A small beep sent hope exploding in my chest. I whipped around to look at the scanner, and sure enough, there was a tiny blip on the screen. One little dot point of green light amongst the black, right on the outer edges of our scanner’s range and moving slowly towards us.
Falling over myself to get back in the chair, I grabbed the microphone.
“This is the Spirit of Freedom. Please respond.”
I waited, my breath caught in my throat. Come on... come on. They had to respond. I wanted to shout for joy. I wanted to call out to my family and let them know there was a ship, but I had to make sure they were going to respond first.
“Please, we have children aboard this ship. You’re our only hope,” I said into the microphone.
“Please, you have to help us,” I whispered as my hand fell into my lap, the microphone falling from my fingers.
I stared at that little green blip and willed them to respond. The Universe had provided a ship in our hour of greatest need, so they just had to come through. I just needed to hear a voice over the comm system telling me they were on their way to us, and then I could breathe.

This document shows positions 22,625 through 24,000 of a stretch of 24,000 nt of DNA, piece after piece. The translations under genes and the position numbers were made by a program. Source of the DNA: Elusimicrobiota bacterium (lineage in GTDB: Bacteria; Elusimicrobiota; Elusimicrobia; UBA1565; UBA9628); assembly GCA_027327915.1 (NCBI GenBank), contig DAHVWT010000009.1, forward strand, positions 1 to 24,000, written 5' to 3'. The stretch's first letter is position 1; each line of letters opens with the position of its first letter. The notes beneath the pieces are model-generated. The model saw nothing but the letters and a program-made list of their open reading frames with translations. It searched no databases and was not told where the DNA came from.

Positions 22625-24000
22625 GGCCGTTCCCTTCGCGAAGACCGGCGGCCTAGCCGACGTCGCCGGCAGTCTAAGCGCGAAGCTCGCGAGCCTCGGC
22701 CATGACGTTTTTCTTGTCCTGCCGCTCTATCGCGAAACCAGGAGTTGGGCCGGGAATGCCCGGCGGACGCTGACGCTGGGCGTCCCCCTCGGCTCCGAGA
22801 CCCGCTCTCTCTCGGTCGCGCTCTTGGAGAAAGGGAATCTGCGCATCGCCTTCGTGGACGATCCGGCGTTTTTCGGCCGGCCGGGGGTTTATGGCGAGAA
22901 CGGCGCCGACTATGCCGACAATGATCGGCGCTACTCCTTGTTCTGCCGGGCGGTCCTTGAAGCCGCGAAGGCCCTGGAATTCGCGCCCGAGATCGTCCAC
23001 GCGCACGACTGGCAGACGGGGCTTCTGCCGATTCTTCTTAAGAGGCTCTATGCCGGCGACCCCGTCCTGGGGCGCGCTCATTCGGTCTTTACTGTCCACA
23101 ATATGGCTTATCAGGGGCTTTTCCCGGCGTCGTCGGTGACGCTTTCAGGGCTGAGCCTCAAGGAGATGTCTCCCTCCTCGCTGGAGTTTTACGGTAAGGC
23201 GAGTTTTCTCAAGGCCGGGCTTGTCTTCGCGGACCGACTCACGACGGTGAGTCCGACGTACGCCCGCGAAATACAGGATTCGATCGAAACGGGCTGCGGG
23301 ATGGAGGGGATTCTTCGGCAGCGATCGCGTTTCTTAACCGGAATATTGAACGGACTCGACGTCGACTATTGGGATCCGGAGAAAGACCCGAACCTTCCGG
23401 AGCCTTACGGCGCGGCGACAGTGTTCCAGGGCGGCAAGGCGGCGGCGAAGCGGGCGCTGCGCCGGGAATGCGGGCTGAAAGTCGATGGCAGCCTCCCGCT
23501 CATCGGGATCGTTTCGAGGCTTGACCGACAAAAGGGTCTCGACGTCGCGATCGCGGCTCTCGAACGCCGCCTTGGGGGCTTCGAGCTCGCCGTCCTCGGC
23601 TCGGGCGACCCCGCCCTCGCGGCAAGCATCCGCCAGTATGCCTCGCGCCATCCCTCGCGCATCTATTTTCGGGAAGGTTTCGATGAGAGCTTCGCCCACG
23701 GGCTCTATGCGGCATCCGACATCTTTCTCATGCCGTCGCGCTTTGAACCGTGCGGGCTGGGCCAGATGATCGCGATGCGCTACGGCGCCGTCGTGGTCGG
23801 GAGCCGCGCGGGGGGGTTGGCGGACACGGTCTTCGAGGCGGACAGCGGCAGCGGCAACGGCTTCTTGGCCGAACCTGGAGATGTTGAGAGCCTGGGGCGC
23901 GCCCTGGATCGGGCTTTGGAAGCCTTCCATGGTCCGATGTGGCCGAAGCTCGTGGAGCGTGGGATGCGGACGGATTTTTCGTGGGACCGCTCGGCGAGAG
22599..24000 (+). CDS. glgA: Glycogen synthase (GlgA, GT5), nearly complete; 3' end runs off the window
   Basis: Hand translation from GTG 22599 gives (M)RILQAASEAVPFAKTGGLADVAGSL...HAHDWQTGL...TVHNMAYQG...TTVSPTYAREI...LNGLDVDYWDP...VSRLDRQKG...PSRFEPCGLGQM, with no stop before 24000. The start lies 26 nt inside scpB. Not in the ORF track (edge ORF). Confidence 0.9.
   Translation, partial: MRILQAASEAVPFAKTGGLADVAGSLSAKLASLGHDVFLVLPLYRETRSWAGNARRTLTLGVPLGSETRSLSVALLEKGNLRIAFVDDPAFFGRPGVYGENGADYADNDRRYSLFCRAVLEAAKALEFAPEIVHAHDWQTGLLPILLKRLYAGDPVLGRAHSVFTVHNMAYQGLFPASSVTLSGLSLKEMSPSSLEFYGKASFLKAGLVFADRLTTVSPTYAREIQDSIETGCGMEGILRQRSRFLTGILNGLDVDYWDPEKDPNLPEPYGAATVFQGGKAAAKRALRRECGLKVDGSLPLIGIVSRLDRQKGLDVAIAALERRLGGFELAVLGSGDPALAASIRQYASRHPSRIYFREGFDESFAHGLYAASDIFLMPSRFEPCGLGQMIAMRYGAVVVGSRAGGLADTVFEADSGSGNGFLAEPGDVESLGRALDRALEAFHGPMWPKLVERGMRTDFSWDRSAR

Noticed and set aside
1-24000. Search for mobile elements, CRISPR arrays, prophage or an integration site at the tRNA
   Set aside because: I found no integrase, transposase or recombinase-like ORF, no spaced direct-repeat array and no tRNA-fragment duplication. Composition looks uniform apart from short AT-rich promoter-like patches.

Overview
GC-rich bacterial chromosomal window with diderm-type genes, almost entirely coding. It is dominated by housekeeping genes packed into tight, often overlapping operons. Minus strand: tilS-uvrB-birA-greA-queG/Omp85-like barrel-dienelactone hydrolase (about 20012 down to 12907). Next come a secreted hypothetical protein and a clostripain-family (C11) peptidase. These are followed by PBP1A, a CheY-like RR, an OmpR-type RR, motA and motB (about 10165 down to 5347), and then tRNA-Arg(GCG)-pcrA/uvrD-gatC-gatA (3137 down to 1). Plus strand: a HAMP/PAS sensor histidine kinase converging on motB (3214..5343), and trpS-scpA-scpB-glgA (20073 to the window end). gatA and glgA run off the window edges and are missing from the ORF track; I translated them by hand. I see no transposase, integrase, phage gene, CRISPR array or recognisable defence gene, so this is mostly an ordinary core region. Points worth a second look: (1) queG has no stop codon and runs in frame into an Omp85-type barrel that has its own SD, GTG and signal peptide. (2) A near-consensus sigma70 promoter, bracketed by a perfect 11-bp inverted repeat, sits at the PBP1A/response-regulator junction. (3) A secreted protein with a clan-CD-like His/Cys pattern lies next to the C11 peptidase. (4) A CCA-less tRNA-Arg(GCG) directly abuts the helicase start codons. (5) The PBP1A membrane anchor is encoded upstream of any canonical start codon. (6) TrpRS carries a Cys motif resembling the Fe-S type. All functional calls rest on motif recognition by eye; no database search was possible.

It felt like days since I’d been able to take a deep breath, the worry pressing in on me, tightening my lungs, making it impossible to breathe deeply.
“Spirit of Freedom, this is the Fallen Star. What is your status?” a deep masculine voice asked, coming through the comm system.
A sob rushed up from my chest to lock in my throat, my hand flying up to my mouth, holding the noise in. I grabbed for the microphone in my lap.